Encounters in the Savage Jungles is a hefty (80-page) PDF, released on the DM’s Guild as a supplement to Tomb of Annihilation (or any other jungle content) for $6.95. It’s a collection of 38 encounters (23 full-length, 15 quick hits, some bonus maps toward the end), which is a lot more than I’m going to cover in depth. Instead, I’m covering the first 8 encounters with a paragraph or two. This book explicitly requires both ToA and Volo’s Guide to Monsters to use.
Dam Kobolds! Is a fairly short dungeon crawl full of kobolds and other stuff, somewhat buffed up by the mechanical implications of an item found in ToA. It’s targeted at CR 6, and emphasizes cover mechanics – so whether or not you like this correlates closely to how you feel about Tucker’s Kobolds. It doesn’t go to the guerrilla-commando extremes of classic Tucker’s Kobolds, though. The text doesn’t propose reasons that the PCs might need to carve their way through kobolds, but if you can handle that on your own, this is a good foundation for a few evenings of play.
Some players may feel a little weird about still fighting kobolds all the way to this adventure’s CR 6, in spite of 5e’s small-opponents-still-matter style. Think about how you’re going to establish stakes and threat in the narrative, because you probably don’t want your players to feel like chumps for being challenged. Also, don’t miss the writer’s blog post that talks about how to weave more of the document’s content into this adventure.
The Butcher is a classic horror setup: seemingly friendly hosts turn out to want to have you over for dinner. It’s only a small number of encounters, probably one session of play or less. This can either be a straightforward investigation and beat-‘em-up, or it can be a tense, dark horror sequence, depending on whether the DM groks the slow build of tension and reveals.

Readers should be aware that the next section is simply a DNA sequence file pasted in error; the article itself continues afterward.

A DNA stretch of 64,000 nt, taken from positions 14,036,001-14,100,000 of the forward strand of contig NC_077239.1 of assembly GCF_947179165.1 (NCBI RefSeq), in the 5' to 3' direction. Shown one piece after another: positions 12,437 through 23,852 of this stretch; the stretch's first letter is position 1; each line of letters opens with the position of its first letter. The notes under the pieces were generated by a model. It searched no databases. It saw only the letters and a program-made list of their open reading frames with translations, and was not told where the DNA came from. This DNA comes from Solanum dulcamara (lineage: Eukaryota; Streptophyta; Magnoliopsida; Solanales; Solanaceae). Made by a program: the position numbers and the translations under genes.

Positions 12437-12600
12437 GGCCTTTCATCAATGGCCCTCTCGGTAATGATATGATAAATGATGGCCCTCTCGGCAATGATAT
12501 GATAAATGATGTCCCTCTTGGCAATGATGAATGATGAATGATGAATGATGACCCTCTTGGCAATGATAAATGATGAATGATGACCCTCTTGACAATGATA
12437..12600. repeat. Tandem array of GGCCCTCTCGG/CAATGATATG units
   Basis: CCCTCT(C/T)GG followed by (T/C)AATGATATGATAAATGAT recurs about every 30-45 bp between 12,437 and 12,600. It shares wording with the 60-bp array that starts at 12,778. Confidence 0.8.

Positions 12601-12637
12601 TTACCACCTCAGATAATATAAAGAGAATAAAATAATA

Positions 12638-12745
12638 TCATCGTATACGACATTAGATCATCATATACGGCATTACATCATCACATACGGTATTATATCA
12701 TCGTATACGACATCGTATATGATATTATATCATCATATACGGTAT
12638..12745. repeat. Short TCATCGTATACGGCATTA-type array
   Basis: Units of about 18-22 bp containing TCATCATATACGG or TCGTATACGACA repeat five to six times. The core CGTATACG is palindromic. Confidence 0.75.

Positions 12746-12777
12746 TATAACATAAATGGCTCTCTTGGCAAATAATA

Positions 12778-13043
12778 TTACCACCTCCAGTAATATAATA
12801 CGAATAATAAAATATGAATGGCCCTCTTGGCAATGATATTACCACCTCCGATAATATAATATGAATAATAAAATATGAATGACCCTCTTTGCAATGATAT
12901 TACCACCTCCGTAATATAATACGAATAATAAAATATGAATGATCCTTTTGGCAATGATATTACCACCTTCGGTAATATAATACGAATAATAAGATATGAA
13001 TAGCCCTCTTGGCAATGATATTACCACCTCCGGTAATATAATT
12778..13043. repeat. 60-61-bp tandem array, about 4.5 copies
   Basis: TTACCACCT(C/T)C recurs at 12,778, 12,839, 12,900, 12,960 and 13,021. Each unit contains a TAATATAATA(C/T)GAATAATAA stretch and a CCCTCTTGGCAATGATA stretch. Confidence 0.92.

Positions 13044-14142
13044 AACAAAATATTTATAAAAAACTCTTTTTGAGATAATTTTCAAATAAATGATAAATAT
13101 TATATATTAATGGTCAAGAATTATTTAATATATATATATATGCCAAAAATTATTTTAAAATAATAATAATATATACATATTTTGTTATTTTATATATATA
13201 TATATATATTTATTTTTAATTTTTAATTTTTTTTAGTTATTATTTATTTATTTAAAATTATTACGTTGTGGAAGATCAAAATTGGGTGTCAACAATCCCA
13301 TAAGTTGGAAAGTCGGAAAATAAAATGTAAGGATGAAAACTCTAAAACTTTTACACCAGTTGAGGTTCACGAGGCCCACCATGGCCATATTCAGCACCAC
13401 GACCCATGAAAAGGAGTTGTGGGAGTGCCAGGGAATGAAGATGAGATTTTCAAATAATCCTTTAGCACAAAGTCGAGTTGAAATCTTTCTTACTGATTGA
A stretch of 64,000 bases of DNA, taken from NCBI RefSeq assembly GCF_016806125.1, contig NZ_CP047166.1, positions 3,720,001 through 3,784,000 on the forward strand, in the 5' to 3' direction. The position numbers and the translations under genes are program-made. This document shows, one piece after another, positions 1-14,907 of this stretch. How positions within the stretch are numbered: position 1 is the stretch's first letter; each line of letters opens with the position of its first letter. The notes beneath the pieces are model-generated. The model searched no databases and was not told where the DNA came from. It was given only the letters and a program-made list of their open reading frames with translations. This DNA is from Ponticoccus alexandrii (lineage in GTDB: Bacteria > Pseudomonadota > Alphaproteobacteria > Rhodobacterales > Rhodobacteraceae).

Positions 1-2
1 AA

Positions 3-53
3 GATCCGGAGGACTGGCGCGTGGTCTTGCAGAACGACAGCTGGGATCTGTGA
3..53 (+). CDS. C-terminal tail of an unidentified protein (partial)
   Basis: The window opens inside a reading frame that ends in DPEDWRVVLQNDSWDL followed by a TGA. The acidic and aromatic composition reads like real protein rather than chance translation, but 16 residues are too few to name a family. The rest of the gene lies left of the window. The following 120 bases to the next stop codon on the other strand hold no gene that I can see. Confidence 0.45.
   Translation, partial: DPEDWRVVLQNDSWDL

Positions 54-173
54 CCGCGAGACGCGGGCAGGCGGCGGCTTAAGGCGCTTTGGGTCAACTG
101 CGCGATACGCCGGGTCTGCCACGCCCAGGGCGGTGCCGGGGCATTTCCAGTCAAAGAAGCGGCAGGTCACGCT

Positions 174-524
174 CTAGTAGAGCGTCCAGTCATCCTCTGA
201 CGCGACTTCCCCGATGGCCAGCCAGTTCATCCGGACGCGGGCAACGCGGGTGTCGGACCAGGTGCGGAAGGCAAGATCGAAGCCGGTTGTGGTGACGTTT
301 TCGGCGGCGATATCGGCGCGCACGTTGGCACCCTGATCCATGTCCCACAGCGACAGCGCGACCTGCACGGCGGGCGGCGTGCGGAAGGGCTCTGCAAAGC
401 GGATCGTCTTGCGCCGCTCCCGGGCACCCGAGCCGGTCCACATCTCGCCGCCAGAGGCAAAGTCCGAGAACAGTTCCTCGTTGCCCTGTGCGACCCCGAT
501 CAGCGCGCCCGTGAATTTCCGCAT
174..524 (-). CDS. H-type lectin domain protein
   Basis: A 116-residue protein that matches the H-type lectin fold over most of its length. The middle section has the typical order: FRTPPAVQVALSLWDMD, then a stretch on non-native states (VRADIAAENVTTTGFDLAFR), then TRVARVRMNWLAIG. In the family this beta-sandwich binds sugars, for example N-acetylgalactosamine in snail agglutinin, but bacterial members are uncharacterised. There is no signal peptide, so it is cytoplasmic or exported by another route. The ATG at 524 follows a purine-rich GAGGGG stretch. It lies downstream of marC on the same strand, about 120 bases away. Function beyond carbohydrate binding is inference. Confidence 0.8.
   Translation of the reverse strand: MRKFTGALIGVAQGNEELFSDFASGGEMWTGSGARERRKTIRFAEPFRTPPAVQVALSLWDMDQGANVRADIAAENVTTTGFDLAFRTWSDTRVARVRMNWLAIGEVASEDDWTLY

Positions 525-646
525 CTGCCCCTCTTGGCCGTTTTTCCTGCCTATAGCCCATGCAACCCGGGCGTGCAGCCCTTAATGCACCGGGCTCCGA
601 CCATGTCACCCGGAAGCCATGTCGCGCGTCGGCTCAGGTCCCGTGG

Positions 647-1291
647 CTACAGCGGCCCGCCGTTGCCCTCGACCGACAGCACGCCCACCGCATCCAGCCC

There’s an implicit broad comedy in the first presentation of the gnome and goblin married couple. I’m not super happy that they turn out to be despicable, and probably get stabbed to death by the PCs. The scenario goes from implying that these goblins could be fine, kind of guilting the PCs into treating them as people, only to reverse itself and present them as always having been monsters. I deeply reject “your compassion was just you being stupid,” especially with it’s about crediting the NPCs as being worth talking to when the D&D stereotypical response was situationally correct.
Stairs to Nowhere is a general-purpose adventure hook: you meet a cloaked stranger (incidentally a tortle in the middle of the jungle, rather than an old man in a tavern), and he offers you information about places worth looting. The dungeon suggested in the title is not detailed here. Instead, there are some general suggestions of what might be on the other end. Especially if you need a mouthpiece of exposition or a way for PCs to find a particular destination, Baka Trailshell is your dude. Make sure you develop Baka into someone you enjoy playing and your players enjoy talking to, because he can be the hook for countless adventures.
Tortle Power, my guy. Tortle Power.